Work Well

Understanding Millennials & Money

Laura Adams and Unum team up to shed some common-sense light on generational-finances

June 25, 2018 — CHATTANOOGA, Tenn.–(BUSINESS WIRE)–Personal finance expert Laura Adams is partnering with employee benefits leader Unum (NYSE: UNM) on a series of money tips for the nation’s different generations. Some of her top tips for Millennials this summer include:

1. Check the progress of your financial goals
We’re halfway into 2018, which makes it a perfect time to check the progress of your financial goals. Identify areas where you may be over-spending and commit to refocusing your savings efforts. If you don’t already have a plan, consider creating one using the 50/20/30 rule.

  • 50% of your income should be dedicated to living expenses and essentials like rent, utilities, groceries and transportation
  • 20% of your income goes towards your savings, investments and debt
  • 30% of your income is for flexible spending for things like dinners out, the movies or travel

2. Send some of every paycheck directly to savings
Having extra money set aside can be the difference between surviving a financial emergency—such as losing your job—or getting buried under it. Have a portion of your paycheck direct deposited into a dedicated savings account and set the goal of maintaining three to six months’ worth of living expenses in that account. While it might be tempting to invest your cash, stick to low-risk options so you keep your emergency money completely safe from market volatility.

3. Challenge yourself
Cutting unnecessary expenses is the key to living below your means, so you have plenty of money left over each month to reach your financial goals. Give yourself a challenge by actively resisting expenses that are most tempting. For instance, you might try:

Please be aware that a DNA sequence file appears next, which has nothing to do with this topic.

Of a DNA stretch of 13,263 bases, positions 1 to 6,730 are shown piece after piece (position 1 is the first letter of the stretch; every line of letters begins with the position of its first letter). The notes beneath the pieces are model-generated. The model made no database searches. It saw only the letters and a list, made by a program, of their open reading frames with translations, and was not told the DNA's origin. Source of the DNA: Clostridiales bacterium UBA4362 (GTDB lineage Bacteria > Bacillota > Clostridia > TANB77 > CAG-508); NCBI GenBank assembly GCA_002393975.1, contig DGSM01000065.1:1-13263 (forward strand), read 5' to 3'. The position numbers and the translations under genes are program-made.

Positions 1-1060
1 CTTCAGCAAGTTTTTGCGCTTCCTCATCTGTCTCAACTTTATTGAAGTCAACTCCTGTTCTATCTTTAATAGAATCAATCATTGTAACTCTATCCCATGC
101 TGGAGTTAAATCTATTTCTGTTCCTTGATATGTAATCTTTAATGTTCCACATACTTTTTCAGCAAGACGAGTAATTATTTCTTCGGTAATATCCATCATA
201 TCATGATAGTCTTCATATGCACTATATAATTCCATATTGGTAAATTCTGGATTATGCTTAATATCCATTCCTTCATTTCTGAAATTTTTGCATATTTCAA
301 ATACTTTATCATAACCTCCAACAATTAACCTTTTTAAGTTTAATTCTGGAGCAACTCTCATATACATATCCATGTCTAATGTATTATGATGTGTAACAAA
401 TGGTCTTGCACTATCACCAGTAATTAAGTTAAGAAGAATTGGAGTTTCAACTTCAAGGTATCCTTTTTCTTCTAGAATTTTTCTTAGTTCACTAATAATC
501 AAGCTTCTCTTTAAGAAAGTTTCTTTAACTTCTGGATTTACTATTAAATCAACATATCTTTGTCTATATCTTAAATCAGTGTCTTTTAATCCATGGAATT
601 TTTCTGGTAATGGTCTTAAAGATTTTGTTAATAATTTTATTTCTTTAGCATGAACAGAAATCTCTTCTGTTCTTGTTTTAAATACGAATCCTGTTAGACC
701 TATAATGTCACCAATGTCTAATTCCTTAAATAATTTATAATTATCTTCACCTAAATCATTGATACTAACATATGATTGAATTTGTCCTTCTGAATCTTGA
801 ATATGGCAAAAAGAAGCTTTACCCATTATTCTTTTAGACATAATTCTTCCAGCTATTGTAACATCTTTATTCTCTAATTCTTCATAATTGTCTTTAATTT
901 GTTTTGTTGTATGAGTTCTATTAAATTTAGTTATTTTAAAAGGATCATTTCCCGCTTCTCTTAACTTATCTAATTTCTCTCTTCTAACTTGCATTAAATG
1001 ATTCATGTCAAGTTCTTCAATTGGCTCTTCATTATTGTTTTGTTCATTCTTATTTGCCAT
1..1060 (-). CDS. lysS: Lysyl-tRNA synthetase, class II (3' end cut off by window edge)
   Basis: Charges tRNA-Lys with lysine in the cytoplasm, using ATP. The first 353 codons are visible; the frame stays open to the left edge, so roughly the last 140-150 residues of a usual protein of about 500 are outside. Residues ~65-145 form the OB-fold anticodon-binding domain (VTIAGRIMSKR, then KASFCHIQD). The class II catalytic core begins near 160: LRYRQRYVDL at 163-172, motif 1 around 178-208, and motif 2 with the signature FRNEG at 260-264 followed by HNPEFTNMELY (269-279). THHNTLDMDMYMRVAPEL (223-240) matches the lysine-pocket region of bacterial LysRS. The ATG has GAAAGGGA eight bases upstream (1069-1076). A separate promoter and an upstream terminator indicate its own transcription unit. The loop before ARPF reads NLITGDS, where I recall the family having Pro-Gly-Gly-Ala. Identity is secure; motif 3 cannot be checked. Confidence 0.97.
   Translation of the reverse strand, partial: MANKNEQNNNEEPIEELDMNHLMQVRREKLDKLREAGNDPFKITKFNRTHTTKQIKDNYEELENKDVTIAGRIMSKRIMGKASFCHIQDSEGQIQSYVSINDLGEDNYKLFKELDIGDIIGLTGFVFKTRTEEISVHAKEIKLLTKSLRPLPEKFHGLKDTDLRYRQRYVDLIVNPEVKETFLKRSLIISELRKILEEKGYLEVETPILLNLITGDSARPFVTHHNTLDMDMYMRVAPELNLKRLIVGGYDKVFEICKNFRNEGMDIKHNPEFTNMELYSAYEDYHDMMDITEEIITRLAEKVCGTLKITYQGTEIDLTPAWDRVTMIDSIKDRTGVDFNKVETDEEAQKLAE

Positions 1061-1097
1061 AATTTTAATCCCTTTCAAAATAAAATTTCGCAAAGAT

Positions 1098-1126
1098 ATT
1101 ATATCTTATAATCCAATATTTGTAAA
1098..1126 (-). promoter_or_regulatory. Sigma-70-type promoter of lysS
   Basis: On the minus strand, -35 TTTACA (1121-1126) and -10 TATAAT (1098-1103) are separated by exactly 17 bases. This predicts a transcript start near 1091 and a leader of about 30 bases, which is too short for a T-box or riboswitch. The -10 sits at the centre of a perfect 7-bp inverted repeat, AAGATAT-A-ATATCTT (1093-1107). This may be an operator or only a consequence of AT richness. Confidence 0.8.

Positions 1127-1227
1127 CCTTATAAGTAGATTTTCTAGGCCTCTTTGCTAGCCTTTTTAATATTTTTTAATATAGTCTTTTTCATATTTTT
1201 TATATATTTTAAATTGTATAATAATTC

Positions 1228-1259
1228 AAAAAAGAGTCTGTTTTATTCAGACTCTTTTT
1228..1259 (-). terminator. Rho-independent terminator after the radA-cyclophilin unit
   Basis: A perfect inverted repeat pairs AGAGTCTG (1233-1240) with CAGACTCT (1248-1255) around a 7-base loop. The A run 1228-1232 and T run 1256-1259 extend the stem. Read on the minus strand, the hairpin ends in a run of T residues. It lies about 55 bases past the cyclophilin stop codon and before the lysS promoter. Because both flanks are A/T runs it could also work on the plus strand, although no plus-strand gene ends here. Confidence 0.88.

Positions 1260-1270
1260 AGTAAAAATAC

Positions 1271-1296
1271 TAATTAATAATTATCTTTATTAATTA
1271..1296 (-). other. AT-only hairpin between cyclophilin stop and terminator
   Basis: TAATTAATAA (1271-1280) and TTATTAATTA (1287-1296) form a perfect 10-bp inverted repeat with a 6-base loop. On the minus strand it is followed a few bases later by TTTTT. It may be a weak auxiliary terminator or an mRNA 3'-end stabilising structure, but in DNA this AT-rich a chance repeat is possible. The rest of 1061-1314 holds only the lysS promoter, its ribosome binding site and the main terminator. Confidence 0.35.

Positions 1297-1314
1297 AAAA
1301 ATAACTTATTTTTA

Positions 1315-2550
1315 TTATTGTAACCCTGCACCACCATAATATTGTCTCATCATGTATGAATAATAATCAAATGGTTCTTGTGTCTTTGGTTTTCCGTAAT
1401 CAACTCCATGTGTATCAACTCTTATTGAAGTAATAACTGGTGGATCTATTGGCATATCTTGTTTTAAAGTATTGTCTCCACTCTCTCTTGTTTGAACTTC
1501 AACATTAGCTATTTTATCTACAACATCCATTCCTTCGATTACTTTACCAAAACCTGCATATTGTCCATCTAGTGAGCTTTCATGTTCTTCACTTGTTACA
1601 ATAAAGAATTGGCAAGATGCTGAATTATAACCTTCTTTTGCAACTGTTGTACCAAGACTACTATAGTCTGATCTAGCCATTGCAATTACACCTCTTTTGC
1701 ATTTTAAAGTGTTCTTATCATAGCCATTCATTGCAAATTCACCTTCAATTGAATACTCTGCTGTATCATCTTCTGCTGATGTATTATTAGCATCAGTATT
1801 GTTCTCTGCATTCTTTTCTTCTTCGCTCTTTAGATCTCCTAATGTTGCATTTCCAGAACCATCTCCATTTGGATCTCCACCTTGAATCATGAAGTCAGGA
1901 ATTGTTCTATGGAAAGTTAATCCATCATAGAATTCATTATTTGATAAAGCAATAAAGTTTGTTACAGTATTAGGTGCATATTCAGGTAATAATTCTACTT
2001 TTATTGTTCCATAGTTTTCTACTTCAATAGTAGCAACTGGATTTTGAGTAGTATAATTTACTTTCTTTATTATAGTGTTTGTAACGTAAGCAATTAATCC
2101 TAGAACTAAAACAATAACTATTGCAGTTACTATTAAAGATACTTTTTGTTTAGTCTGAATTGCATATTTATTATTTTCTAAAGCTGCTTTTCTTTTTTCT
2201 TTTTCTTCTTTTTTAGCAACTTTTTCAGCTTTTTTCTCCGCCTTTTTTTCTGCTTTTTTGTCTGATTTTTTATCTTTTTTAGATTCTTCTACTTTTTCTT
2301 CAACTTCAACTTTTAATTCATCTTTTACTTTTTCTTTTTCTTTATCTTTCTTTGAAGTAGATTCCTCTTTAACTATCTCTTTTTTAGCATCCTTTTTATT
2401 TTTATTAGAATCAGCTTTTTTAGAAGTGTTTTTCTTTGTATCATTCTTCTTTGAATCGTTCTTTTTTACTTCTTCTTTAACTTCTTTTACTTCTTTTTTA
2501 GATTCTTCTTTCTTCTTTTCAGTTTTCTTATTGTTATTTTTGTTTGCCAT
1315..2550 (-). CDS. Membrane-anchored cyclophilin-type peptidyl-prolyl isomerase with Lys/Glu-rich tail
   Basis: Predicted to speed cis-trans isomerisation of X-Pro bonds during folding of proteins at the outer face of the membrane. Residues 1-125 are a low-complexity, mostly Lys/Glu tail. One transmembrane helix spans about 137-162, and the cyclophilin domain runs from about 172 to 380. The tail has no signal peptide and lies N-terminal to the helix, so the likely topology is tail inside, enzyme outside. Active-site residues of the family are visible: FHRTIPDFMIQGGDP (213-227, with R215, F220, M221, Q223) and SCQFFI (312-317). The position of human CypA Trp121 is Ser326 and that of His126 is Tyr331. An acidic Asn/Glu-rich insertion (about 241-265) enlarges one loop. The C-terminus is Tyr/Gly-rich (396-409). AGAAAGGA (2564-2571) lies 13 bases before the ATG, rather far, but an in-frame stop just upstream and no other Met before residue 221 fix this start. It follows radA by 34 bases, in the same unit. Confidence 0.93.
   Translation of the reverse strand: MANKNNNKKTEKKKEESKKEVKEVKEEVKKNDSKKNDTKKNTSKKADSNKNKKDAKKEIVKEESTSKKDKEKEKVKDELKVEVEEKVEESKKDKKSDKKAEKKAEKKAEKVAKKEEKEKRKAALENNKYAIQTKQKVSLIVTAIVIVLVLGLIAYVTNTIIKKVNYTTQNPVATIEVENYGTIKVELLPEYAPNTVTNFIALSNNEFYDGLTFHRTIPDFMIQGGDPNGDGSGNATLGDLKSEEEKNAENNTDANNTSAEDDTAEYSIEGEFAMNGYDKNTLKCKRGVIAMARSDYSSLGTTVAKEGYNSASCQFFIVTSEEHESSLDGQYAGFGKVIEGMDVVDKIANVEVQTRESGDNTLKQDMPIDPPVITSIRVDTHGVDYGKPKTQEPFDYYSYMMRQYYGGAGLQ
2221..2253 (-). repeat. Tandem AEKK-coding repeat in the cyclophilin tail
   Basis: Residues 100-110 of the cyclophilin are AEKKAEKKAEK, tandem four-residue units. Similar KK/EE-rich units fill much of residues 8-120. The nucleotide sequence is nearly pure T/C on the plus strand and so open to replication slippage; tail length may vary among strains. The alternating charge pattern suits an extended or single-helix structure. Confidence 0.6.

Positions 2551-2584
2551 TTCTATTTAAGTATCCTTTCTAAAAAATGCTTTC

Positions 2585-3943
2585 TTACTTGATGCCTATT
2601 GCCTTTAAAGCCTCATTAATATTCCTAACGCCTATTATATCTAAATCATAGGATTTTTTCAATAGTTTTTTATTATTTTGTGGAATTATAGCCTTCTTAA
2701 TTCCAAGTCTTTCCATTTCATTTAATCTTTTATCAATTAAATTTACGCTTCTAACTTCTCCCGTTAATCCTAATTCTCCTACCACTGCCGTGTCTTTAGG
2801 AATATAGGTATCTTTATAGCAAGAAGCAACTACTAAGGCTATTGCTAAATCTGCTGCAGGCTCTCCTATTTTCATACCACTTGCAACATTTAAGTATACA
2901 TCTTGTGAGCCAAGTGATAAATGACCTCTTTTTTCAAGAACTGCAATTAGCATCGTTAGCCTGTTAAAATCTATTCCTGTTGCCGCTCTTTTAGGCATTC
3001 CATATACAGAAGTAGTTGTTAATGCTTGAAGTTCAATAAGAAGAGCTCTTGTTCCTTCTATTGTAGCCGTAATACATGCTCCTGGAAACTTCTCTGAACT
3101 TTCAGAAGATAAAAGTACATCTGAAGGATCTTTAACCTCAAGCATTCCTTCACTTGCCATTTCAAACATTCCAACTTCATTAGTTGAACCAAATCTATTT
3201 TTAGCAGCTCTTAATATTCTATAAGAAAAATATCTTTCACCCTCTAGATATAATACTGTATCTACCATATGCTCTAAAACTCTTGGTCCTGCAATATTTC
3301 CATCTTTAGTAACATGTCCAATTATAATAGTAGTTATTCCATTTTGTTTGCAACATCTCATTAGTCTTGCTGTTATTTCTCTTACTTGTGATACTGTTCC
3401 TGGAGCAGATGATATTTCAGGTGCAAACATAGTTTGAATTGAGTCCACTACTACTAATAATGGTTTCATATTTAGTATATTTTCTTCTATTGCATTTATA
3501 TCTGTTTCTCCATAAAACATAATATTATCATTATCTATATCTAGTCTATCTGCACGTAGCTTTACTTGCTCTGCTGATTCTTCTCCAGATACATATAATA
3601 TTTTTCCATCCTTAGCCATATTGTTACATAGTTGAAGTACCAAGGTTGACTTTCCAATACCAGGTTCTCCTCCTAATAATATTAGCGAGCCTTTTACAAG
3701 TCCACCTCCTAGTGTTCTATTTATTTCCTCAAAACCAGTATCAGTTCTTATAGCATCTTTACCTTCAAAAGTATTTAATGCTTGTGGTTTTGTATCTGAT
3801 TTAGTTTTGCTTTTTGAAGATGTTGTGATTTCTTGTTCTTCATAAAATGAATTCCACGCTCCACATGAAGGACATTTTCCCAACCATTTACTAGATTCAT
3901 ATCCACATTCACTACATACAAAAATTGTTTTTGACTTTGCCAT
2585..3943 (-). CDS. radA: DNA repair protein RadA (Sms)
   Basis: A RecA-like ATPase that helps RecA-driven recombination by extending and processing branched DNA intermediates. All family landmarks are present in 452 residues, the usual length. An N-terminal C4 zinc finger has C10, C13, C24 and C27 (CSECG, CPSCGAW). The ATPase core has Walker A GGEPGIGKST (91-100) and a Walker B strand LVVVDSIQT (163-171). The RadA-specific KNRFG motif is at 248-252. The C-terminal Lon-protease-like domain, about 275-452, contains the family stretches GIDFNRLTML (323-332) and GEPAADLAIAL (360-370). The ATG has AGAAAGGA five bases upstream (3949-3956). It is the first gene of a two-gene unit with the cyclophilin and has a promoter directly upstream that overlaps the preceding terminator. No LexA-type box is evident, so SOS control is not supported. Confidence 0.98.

• Cooking dinners at home every night for a month and bring in the leftovers for lunch
  • Waiting at least 24 hours before buying anything more expensive than a certain dollar amount
  • Skipping the theater and staying in to watch Netflix
Having extra money set aside can be the difference between surviving a financial emergency—such as losing your job—or getting buried under it

4. Fill insurance gaps with accident, life and disability coverage
Millennials are buying homes, starting families and moving along in their careers. With all this “adulting” come added responsibilities. A recent survey from Unum showed that half of households could only pay bills for two months or less without assistance. Two great and affordable financial safeguards are disability and accident insurance.

Disability insurance replaces up to 60% of your income if you can’t work due to a covered accident or illness and the money can be used to cover expenses like mortgage payments, car notes or even credit card bills. Best of all, disability insurance is affordable. You can generally get a great policy for about $20-30 per month.
Accident insurance pays you directly for out of pocket costs associated with urgent care or ER visits, transportation to the hospital and even follow up care or physical therapy.

5. Check on and update your 401K retirement savings account
One of the best ways to save for retirement is to take advantage of 401K savings accounts through your employer. Many employers will match up to a certain percentage (generally 3-6%), so that should be the absolute minimum you’re contributing.

For more of Laura’s tips and to learn more about saving money and living healthy, visit Unum’s WorkWell.




About Unum
Unum Group ( is a leading provider of financial protection benefits in the United States and the United Kingdom. Its primary businesses are Unum US, Colonial Life, and Unum UK. Unum’s portfolio includes disability, life, accident and critical illness, dental and vision coverage, which help protect millions of working people and their families in the event of an illness or injury. Unum also provides stop-loss coverage to help self-insured employers protect against unanticipated medical costs. The company reported revenues of $11.3 billion in 2017 and provided nearly $7 billion in benefits.